The number of people killed in Iran has however fallen dramatically, year on year.
In the first seven months of 2015 Iran executed more than 700 people, and by the end of the year at least 969 were killed – the highest toll in more than 25 years.
“The numbers are lower than last year most probably because of the parliamentary elections in February and March and Ramadan in June,” he said.
Amiry-Moghaddam said the international community should “put the death penalty… on top of their agenda in bilateral talks with the Iranian authorities”.
Nearly half of those executed in Iran this year faced drug-related charges, while 39 percent were put to death after being convicted of murder.
Amnesty International raised concerns earlier this year about juveniles being executed in the Islamic Republic – girls as young as nine and boys aged 15 can be executed in the country.
The UN reported in January that at least 160 juveniles were on death row at the start of the year – it is not known if any of the juveniles are among the 250 reported executions so far in 2016.
While Iranian executions have fallen in 2016, regional rival Saudi Arabia’s use of the death penalty has been maintained this year, although Iran remains far ahead in their total number of executions.
Human Rights Watch reported that of the 108 people executed by Saudi authorities this year, 47 were convicted of murder, 13 were drug smugglers, and one was convicted of rape.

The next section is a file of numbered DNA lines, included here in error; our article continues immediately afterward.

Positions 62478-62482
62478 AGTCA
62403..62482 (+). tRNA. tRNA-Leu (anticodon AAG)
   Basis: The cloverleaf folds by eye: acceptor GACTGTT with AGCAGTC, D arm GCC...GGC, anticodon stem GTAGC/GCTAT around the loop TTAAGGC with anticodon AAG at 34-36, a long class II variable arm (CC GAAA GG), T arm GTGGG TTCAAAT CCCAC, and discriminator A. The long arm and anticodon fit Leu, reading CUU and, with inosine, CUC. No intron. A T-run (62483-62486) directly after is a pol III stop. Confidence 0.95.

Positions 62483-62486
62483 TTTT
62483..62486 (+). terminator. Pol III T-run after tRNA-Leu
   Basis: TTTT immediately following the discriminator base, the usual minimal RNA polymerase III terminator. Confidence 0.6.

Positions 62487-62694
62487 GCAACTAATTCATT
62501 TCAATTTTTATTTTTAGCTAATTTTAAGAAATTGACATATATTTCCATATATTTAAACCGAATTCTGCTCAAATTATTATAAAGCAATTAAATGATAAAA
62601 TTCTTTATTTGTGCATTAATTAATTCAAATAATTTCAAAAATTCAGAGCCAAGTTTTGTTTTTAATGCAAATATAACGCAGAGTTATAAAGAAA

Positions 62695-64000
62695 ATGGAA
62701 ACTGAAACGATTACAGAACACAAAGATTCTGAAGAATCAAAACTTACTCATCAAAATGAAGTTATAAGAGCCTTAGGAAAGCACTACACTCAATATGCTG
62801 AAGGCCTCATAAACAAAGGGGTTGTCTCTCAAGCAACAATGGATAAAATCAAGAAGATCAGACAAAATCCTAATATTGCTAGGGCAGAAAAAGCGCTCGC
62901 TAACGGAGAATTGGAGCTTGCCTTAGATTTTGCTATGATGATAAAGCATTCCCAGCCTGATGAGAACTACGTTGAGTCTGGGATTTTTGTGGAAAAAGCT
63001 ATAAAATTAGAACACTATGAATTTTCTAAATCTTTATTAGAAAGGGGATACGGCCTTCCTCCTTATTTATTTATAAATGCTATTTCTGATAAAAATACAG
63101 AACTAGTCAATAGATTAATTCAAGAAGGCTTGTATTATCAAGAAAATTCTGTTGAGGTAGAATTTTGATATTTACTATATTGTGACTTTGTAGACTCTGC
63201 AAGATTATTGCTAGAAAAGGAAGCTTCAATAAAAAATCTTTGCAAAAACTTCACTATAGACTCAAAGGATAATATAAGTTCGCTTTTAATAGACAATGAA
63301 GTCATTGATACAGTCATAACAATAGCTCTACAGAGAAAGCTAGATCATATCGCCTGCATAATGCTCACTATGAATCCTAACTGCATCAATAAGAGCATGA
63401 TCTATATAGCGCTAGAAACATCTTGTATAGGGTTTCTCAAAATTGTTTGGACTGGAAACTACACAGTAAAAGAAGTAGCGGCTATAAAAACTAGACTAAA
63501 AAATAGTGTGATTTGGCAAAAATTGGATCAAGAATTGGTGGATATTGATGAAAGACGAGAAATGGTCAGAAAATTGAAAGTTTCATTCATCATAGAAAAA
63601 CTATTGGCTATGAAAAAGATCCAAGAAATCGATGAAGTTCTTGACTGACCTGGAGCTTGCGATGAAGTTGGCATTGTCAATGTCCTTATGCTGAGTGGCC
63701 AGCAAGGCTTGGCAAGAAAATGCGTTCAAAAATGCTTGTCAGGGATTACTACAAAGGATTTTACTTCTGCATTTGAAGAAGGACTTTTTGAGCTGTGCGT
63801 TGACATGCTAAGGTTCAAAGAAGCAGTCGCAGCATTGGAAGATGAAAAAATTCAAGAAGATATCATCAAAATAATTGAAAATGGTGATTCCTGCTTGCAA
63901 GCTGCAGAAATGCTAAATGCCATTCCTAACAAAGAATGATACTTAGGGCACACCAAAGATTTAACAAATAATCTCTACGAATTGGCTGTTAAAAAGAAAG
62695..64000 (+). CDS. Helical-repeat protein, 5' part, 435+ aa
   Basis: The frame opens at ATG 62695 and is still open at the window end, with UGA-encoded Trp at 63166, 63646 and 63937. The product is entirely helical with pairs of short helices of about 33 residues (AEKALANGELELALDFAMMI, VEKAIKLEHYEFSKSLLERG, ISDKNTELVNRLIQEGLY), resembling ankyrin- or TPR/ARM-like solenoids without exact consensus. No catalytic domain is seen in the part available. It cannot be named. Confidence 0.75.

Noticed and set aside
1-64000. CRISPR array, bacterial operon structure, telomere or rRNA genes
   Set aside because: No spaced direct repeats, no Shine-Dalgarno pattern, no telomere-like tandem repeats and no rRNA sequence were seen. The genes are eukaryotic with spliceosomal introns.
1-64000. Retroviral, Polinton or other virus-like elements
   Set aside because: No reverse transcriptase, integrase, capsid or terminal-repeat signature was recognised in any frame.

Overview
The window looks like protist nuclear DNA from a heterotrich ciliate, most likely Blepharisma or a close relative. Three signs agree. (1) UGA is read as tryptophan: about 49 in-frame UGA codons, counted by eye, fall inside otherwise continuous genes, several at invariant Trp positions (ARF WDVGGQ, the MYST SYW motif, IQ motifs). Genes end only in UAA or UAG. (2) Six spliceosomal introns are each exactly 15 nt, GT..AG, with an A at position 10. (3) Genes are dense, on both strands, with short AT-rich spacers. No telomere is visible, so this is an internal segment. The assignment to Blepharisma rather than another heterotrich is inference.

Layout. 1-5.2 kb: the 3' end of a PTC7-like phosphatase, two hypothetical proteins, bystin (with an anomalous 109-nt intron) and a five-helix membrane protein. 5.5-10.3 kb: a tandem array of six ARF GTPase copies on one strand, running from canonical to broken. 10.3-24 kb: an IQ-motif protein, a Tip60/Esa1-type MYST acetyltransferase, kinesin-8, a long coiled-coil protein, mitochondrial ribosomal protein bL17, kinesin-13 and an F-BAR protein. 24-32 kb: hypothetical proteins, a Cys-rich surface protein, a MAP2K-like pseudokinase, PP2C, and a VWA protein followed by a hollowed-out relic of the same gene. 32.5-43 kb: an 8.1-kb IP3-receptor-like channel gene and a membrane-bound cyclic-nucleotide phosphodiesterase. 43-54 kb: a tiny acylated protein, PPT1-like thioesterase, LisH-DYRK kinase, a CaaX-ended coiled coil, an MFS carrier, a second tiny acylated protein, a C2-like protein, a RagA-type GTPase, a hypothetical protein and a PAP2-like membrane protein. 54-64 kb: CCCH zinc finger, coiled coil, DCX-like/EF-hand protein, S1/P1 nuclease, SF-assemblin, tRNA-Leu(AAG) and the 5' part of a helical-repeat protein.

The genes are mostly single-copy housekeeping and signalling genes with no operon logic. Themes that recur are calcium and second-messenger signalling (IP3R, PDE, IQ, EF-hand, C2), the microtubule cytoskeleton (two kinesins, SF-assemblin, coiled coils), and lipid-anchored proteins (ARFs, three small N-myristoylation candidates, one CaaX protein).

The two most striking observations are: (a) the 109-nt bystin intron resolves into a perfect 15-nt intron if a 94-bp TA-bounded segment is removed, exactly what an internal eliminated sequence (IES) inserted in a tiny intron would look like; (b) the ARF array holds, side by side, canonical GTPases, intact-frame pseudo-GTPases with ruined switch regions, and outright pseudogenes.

Close to half of Saudi’s total executions this year took place in one day on 2 January, when 47 people were killed for terrorism convictions.
Among those executed in January was Shia cleric Sheikh Nimr al-Nimr, whose killing sparked angry protests in Iran, leading to the ransacking of the Saudi embassy there.
Others killed in the group of 47, as revealed by Middle East Eye, included prisoners suffering from mental illness and individuals detained as juveniles.
Human Rights Watch said the kingdom was “on track” to match the 158 executions it carried out in 2015, while it has already surpassed the total of 88 people killed in 2014.
The New York-based watchdog criticised continued use of the death penalty by Saudi authorities, warning that it does not reduce crime in the kingdom.
“Executions are never the answer to stopping crime, especially when they result from a flawed justice system that ignores torture allegations,” Sarah Leah Whitson, Middle East director at Human Rights Watch, said in a statement.
“There is simply no excuse for Saudi Arabia’s frequent use of the death penalty for non-violent drug crimes.”